Notre-Dame de Piedmont / Our Lady of Pignerol, Savoy, France (1098) – 15 November:
Our Lady of Pignerol, is also known as Our Lady of Pinerolo, Notre-Dame de Piedmont and Madonna delle Grazie di Pinerolo. The Shrine was built in honour of the Assumption of the Blessed Virgin in the year 1098, by Adelaide, Countess of Savoy. It is a National Shrine of Savoy.
Pinerolo is a Town in northern Italy near Turin in a region historically known as Savoy, which was annexed to France. The Town itself began just over 1,000 years ago, due to its central location along a trade route that ran between France and Italy.
The pious and far-seeing Countess anticipated, by almost one thousand years, the Dogma of the Assumption of Our Lady. Mary was publicly honoured under this beloved title and frequently repaid the generosity of her devout Adelaide, by answering the pleas of her children, crying to her for help in every need. Answering their prayers, curing their ills and obtaining miracles for the faithful, where human aid was despaired of,but where faith always conquered. When the Assumption of Our Lady was proclaimed a Dogma, the rejoicing at the Pignerolo Shrine was indescribable.
Venerable Pope Pius XII, on 1 November 1950, solemnly proclaimed:
“By the authority of Our Lord Jesus Christ, of the Blessed Apostles Peter and Paul and by our own authority, we pronounce, declare and define it to be a divinely revealed Dogma: that the Immaculate Mother of God, the ever Virgin Mary, having completed the course of her earthly life, was assumed body and soul into heavenly glory.”
Although this declaration of Pope Pius XII was made “ex cathedra,” belief in the Assumption of the Blessed Virgin Mary was a commonly held belief among early Catholics and the Fathers of the Church. In the Apocalypse of Saint John, Chapter 12, the woman mentioned is said to be an allusion to both the Church and our Blessed Mother:
“And a great sign appeared in heaven – A woman clothed with the sun,and the moon under her feet and on her head a crown of twelve stars; and being with child, she cried travailing in birth and was in pain to be delivered.”
This passage is generally interpreted as the Church being clothed with the Son, or Son of God, while Our Lady has the moon beneath her feet, representing the things of the material world. She is crowned with 12 stars, the Apostles and is in labour to bring forth the children of God, amidst a world full of affliction and misery.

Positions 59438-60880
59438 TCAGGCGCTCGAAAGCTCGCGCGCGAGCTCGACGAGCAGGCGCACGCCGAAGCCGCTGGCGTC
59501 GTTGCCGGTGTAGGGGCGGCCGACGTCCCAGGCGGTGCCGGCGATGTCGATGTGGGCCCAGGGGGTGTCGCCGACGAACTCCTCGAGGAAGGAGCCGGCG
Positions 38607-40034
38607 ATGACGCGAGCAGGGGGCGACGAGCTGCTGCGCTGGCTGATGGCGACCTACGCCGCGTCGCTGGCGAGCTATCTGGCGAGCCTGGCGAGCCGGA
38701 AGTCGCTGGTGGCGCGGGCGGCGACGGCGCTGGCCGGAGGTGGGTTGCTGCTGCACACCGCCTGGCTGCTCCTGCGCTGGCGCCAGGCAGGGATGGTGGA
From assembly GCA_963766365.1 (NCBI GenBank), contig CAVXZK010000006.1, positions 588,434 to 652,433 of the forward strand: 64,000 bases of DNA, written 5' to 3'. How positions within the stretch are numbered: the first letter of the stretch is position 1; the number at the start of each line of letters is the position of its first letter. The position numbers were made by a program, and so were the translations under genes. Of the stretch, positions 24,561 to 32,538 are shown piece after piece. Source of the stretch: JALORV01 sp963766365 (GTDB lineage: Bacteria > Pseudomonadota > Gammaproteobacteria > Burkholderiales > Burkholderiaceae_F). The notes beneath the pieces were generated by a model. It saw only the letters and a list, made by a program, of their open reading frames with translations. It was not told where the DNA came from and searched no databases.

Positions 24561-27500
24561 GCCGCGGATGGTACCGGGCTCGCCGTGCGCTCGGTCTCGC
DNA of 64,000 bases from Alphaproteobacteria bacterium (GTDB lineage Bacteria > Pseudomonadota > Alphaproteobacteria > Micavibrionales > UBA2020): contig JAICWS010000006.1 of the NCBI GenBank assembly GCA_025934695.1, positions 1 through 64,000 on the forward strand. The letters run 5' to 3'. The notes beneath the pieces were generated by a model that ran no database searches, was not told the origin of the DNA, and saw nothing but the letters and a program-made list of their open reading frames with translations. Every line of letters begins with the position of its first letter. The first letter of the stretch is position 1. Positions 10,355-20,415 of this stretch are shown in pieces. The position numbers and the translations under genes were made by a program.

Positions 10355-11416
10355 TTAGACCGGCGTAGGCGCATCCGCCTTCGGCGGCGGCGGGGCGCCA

The Shrine celebrates Our Lady annually on 15 November.
St Albertus Magnus OP (1200-1280) Doctor of the Church – Doctor Universalis (Universal Doctor) – Priest and Friar of the Order of Preachers, Bishop, Theologian, Scientist, Philospher, Teacher, Writer. (Optional Memorial)
St Anianus of Wilparting
St Arnulf of Toul
Bl Caius of Korea
St Desiderius of Cahors
St Eugene of Toledo
St Felix of Nola
St Fintan the Missionary
St Gurias of Edessa
Bl Hugh Faringdon
Bl John Eynon
Bl John Rugg
Bl John Thorne
St Joseph Mukasa
St Leopold III/Leopold the Good ( 1073 – 1136) “Leopold the Good,” Margrave of Austria.
Blessed Lucia (Lucy) of Narni OP (1476-1544) Virgin, Tertiary of the Order of Preachers, Mystic, Stigmatist, Her body is incorrupt.
St Luperius of Verona
St Machudd of Llanfechell
St Malo of Aleth
St Marinus of Wilparting
Blessed Mary of the Passion FMM (1839-1904) Religious, Foundress of the Franciscan Missionaries of Mary, Missionary.
Bl Miguel Díaz Sánchez
St Paduinus of Le Mans
Bl Richard Whiting
Bl Roger James
St Shamuna of Edessa
St Sidonius of Saint-Saens
Martyrs of Hippo – 20 saints: 20 Christians martyred together and celebrated by Saint Augustine. The only details about them to survive are three of the names – Fidenziano, Valerian and Victoria. Hippo, Numidia (in north Africa).
Martyrs of North Africa – 3 saints: A group of Christians murdered for their faith in imperial Roman north Africa. The only details that have survived are the names of three of them – Fidentian, Secundus and Varicus.